By Alyssa Wood, Assistant Site Editor
VMware released two key products in 2010: vSphere 4.1 for server virtualization and cloud computing, and VMware View 4.5 for desktop virtualization. The compact ESXi hypervisor became more popular -- and necessary -- for VMware administrators.
It's no surprise the IT world was hungry for tips and explanations about the virtualization king's new products. And of course, it's always good to brush up on the old.
We're reviewing the top 10 VMware tips of 2010 to help you refresh your VMware skills. From vCenter to PowerCLI and Site Recovery Manager to VMware home labs, we recap the year's most popular tips:
10. Creating a VMware home lab: Dollars and sense
If you want to learn about technologies in an environment that won't affect production, build a VMware home lab. But watch out: A home lab might be more costly than you think. Determining your requirements and choosing the right hardware are the first steps to building a test lab on your budget. Also, consider networking and shared storage devices to enhance your home lab.
9. Customizing Site Recovery Manager recovery plans with PowerCLI
Install Microsoft PowerShell to the Site Recovery Manager (SRM) server at your recovery site; then install the VMware PowerCLI tools. Together, these services help manage recoveries. By automating RAM allocation with PowerCLI scripts, for example, you can reduce the amount of RAM that VMs use during the recovery process. If you don't want SRM to run scripts automatically, you can control the commands manually.
8. Upgrading to VMware Workstation 7
VMware announced Workstation 7 only a few days after Microsoft released Windows 7 this year. To get Windows 7 support, you can upgrade from Workstation 6 to the new version -- which also boosts performance. Workstation 7 supports Windows 7 as a guest VM and runs inside Windows 7 as the host operating system. You'll also see other new features when you upgrade to VMware Workstation 7, including automatic snapshots, driverless printing and the ability to run Windows 7 in either 32-bit or 64-bit modes.
7. Introducing NetApp Rapid Cloning Utility 3.0
NetApp's virtual machine copying tool, Rapid Cloning Utility (RCU) 3.0, allows you to create and mount new data stores without accessing the storage management tools. That means easier maintenance for VMware admins who manage their own storage. The utility clones VMs and facilitates day-to-day administration. Used with NetApp's Virtual Storage Console, RCU makes vCenter servers much more flexible.
6. Upgrading hosts from ESX to ESXi in seven steps
Don't rush into upgrading from ESX to ESXi, because managing the two hypervisors is different. A test environment is a good way to get hands-on experience with ESXi first. Become familiar with PowerCLI, vSphere Management Assistant and the Tech Support Mode console. Make sure your backup and hardware monitoring tools will work with ESXi hosts, because not all third-party software is compatible. And document your host settings, because they'll get lost in the conversion, and you need those settings to reconfigure the new ESXi host.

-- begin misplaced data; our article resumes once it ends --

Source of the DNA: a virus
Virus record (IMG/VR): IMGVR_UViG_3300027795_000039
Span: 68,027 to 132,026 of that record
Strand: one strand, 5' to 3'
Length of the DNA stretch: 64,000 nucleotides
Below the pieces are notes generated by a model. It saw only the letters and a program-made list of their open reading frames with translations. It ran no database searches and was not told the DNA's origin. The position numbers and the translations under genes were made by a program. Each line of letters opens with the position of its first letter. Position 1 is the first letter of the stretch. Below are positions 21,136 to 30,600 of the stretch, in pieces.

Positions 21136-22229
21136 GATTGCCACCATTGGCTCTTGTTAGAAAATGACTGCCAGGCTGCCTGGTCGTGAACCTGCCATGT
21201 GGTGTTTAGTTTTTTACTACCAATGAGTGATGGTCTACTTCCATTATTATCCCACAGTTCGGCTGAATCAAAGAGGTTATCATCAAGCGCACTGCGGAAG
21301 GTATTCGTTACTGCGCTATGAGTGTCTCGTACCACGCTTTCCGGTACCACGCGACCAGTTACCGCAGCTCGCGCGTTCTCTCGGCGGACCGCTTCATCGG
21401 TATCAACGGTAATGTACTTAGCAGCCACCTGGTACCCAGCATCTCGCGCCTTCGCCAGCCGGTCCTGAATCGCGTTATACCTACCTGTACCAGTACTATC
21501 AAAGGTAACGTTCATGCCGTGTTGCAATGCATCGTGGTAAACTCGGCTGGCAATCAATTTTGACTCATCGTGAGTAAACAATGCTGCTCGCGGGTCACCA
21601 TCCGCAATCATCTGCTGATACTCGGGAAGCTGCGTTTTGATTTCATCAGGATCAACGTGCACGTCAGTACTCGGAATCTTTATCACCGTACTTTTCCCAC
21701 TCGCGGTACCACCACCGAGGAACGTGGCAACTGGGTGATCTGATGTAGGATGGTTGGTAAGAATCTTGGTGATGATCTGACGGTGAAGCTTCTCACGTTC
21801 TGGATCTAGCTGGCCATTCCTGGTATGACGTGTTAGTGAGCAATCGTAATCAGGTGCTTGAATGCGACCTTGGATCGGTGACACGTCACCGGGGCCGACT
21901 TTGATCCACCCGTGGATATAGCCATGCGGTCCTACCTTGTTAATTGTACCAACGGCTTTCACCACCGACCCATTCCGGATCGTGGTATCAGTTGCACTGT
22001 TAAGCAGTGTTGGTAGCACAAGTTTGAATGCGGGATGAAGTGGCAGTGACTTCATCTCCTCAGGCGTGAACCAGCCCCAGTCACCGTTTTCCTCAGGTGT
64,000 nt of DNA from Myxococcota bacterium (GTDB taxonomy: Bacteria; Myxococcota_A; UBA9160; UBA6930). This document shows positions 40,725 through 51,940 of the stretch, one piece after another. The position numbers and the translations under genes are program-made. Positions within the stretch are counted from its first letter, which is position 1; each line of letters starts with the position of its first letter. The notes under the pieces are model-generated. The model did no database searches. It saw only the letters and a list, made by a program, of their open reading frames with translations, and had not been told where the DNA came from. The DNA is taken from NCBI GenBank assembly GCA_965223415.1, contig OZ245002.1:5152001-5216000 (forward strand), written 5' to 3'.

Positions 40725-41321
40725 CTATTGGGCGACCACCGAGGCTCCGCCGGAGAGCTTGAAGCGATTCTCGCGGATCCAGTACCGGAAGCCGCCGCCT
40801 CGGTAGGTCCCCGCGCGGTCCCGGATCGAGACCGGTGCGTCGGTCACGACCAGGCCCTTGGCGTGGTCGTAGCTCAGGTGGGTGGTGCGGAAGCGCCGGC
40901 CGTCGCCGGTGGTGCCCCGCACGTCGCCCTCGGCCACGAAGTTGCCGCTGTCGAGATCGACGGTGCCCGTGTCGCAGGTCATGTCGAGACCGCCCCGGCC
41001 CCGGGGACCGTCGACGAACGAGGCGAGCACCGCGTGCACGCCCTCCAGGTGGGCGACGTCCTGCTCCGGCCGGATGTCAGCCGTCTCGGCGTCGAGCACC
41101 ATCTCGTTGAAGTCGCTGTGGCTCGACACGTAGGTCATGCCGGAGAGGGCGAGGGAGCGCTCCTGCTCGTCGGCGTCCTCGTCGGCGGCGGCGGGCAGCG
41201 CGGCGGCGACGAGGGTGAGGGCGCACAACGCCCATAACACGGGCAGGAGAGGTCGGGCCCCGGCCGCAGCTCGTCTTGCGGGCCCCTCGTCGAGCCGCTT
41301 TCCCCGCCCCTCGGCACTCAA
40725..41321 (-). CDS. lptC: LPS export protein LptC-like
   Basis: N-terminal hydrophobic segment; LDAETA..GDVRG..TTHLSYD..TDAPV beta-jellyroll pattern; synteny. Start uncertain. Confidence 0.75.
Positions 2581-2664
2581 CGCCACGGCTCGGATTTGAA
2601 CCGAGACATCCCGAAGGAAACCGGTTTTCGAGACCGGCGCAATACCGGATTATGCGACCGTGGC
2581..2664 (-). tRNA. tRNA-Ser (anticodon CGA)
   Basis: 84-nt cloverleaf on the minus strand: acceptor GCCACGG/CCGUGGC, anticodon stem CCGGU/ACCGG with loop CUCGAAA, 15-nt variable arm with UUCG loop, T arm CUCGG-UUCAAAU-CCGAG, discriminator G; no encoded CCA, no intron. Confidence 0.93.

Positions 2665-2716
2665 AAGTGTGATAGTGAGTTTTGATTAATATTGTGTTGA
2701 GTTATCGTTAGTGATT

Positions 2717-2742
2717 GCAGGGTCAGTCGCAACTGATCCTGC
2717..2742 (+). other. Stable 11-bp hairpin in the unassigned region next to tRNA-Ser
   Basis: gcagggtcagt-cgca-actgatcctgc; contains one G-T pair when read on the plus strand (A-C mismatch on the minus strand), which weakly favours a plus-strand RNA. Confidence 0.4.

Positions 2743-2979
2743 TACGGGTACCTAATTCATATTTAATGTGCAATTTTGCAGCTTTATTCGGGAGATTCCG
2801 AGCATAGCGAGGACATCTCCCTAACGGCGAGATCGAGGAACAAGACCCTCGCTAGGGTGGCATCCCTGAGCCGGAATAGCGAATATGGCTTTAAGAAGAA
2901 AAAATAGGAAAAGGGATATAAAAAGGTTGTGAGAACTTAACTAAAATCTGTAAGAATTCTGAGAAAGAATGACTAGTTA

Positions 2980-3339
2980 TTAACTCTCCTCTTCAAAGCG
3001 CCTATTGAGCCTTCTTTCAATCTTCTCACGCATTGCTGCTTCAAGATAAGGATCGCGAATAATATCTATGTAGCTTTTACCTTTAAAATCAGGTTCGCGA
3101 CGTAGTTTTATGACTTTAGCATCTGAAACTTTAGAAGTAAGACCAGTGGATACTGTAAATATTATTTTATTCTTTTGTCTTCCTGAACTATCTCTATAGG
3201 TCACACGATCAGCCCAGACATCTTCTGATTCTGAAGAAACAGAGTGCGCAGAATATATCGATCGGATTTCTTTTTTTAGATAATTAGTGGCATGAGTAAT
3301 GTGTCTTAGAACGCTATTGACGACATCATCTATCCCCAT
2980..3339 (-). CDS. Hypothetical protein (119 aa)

5. Booting ESXi Installable from a USB drive
If you don't want to install hard drives in your host servers, you can boot ESXi Installable from a USB flash drive. Most ESX and ESXi hosts use shared storage, so that leaves unused local storage from which to install ESXi. Plus, if there's a failure, you can easily replace the server without reinstalling the operating system and applications. Just remove the thumb drive from the old server and place it into the new one. There are a few methods for installing VMware ESXi on a USB drive.
4. VMware View licensing explained
VMware View licensing is tricky if you don't know your options. One license is the bundled version, an all-in-one product that's best if you have a dedicated VMware vCenter cluster for your virtual desktop infrastructure (VDI). The add-on license allows you to run only the VDI VMs; you must obtain the proper licenses for VMware ESX and VMware vCenter on your own. You can also choose between the Enterprise and Premier editions. Your decision will depend on the amount of VMs you need to run and their resource requirements.
3. Top 10 VMware tools an administrator can't live without
The VMware vSphere Client is probably the most essential management tool, but you can't run a VMware infrastructure without some third-party products. PuTTY, a free secure shell client, can connect to ESX hosts and manage them from the command line. You probably need an SCP client, virtualization-specific backup tools and performance monitoring tools as wekk. And to automate tasks, you can use PowerCLI -- a scripting tool for vSphere based on Microsoft's PowerShell. Choose your favorites from these top 10 VMware tools.
2. Configuring vCenter Server Linked Mode
With the vCenter Server Linked Mode feature, a single server can support up to 10,000 VMs. Linked Mode offers a consolidated view of management zones and uses Windows Active Directory to communicate between zones. Before you install a new server, make sure its configuration meets the Linked Mode requirements. Linked Mode does not let you migrate a VM from one server to another, though, and you'll view separate environments through a single management pane.
1. VMware boosts performance with vSphere 4.1
When VMware released vSphere 4.1, it introduced storage IO control (SIOC), which increases administrator control over I/O resource allocation on virtual machines. The new version also added network IO control and increased the number of simultaneous vMotions. VSphere 4.1 includes a memory compression feature that compresses data to free up memory resources on a VM. Learn about high availability, Distributed Resource Scheduler, Active Directory integration and vStorage APIs in the new release.
This was first published in December 2010